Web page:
Help ID this tree in longleaf pine forest central AL

Central, AL(Zone 8a)

Most of the trees were changing color but not these--leaves were thick and leathery green.

Thumbnail by passiflora_pink Thumbnail by passiflora_pink Thumbnail by passiflora_pink Thumbnail by passiflora_pink
Northumberland, United Kingdom(Zone 9a)

Possibly Gordonia lasianthus?


Central, AL(Zone 8a)

There are similarities--but USDA map show Gordonia only in coastal counties (this was in Tallapoosa county--East Central AL) and it is very abundant, and I didn't see any sign of flowering or fruiting structures. I have grown up spending weekends hiking that forest and have seen the tree pictured all of my life but in adulthood am trying to learn the names. Aside from the longleaf pine, companion plants are brackin fern, lots of sourwood, staghorn sumac, Persimmon, Sassafras, and Wax myrtle.

suburban K.C., MO(Zone 6a)

My uneducated guess would be Pawpaw (Asimina triloba). I know you said no fruit but even around here the fruit is removed quickly by animals or something.
You sometimes see it as an understory tree here. -

Beautiful, BC(Zone 8b)

That bud is very unique. I think it is the key to the ID. You may also want to look at Cyrilla racemiflora.
For your county:
Ilex opaca
Kalmia latifolia
Magnolia virginiana
Melia azedarach
Pinus echinata
Pinus palustris
Pinus taeda
Pinus virginiana
Vaccinium arboreum

I like going to the USDA plant database and doing a county search.

Anne Arundel,, MD(Zone 7b)

Noi no shortleaf, sorry Not Pawpaw.

Central, AL(Zone 8a)

Not Cyrilla. Definitely not Pawpaw. I sent an email to someone at Auburn U. who maintains a website of AL plants--will see if they answer. Thanks for the input--if I get an answer I'll post it here.

Charlotte, NC(Zone 8a)

Ya'll be needin' a Southerna fo ya tree there.

Tha's a Devilwood tree.

Cartrema americana

Scott County, KY(Zone 5b)

If Cartrema americana is a synonym for Osmanthus americanus (American Devilwood), then I think that may not be right.

The plant in question appears to have alternate arrangement of foliage, while Osmanthus americanus has opposite arrangement of foliage.

Magnolia, TX(Zone 8b)

veins in the leaves aren't paired even for sweetbay magnolia, and the bud shoots out more like another leaf section forming, than for the magnolia-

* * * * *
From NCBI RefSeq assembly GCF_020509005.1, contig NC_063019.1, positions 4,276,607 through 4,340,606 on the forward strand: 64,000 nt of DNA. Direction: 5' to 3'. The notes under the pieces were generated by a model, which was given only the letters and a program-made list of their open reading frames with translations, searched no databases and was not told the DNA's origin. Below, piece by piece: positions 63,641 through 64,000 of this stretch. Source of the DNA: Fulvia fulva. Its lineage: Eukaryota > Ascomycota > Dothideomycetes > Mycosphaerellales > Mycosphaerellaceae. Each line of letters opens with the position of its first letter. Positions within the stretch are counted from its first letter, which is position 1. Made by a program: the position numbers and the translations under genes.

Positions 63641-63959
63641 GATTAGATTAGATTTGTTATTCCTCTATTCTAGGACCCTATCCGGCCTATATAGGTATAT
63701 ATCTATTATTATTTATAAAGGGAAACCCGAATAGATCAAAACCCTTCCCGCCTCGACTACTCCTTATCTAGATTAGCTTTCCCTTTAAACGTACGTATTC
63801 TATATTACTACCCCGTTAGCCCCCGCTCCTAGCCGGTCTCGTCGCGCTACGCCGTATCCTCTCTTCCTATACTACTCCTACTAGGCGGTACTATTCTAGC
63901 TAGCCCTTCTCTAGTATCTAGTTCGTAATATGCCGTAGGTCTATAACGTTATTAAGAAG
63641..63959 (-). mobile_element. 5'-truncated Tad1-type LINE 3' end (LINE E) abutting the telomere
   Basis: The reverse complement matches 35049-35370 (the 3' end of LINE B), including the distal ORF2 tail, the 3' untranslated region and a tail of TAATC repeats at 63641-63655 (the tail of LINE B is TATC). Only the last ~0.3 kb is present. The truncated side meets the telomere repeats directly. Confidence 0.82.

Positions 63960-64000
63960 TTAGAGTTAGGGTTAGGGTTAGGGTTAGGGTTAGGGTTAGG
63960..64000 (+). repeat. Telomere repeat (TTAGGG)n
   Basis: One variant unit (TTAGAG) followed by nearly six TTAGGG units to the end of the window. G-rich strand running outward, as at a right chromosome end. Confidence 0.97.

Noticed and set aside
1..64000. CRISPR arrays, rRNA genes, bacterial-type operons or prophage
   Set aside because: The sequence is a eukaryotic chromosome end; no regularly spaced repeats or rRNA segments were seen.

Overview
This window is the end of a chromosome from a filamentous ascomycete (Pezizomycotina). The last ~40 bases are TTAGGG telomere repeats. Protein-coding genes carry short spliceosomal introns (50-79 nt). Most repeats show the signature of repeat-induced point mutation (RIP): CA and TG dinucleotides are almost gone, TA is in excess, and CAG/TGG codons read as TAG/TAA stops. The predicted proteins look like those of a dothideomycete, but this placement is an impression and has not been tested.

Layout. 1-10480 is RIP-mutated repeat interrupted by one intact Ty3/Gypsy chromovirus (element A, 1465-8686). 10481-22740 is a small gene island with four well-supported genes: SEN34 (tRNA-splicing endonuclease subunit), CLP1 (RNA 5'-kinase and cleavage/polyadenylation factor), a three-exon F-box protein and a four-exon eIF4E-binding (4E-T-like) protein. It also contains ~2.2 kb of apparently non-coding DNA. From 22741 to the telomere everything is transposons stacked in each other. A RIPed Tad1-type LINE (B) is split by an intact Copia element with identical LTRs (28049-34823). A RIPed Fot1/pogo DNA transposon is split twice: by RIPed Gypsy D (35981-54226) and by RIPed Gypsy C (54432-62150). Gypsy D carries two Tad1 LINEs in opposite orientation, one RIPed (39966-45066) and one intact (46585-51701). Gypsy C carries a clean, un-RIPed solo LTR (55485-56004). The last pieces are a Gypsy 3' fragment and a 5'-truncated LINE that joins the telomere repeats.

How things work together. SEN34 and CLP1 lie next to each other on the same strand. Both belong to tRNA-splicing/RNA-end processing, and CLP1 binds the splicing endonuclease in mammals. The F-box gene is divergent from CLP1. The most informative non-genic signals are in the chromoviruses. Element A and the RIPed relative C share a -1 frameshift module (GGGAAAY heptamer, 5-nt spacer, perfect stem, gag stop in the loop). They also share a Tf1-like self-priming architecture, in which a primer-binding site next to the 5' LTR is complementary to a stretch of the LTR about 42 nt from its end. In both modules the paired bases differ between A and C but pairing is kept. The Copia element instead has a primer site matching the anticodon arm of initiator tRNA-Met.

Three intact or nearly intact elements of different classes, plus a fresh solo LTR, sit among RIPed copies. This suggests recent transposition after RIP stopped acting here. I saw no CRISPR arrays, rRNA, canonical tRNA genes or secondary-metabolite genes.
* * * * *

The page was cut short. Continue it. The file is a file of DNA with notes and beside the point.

Magnolia, TX(Zone 8b)

Resin's Loblolly Bay is close, but the leaves are smaller than what pink is holding. It does smack of an evergreen like a magnolia or a bay...

Brunswick, GA

Looks like a Horse Sugar (aka Sweetleaf, aka Symplocos tinctoria) to me.

I'd say taste it to be sure, but some plants are sweeter than others and if you don't know the taste it might not strike you.. Strange plant. Only semi-evergreen, but it is still fall so no surprise the leaves still look green.

Beautiful, BC(Zone 8b)

I think you may have it, bryan3. The buds look right.

Magnolia, TX(Zone 8b)

That looks the closest- says the leaves are a yellow green tho- hers look darker, but thats abt the only diff I see. yup, chuckl, TASTE

Beautiful, BC(Zone 8b)

a bit more info on Symplocos tinctoria

This message was edited Nov 3, 2012 9:54 AM

Magnolia, TX(Zone 8b)

Her leaf ends are more rounded too- than pointy

Central, AL(Zone 8a)
It has characteristics of Symplocos...I wish I had brought a branch home so I could taste the leaves! These photos from Duke show a different bud arangement for that tree...maybe its just the time of year? And the leaves look glossier.

Magnolia, TX(Zone 8b)

I saw Dukes versions- the bark is ridged on theirs too- that the tree is an evergreen or semi evergreen is a surety, it could be that it is a tree that 'crosses ' with others and is therefore common there. I want to know where that Devilwood naming came from- and yeah I know they change Latin names like diapers, but, where did he get his info from?

Prairieville, LA(Zone 9a)

I ran across this list...100 trees

Magnolia, TX(Zone 8b)

my wifi wont handle the dwnloads- pics are sketches- thanx tho

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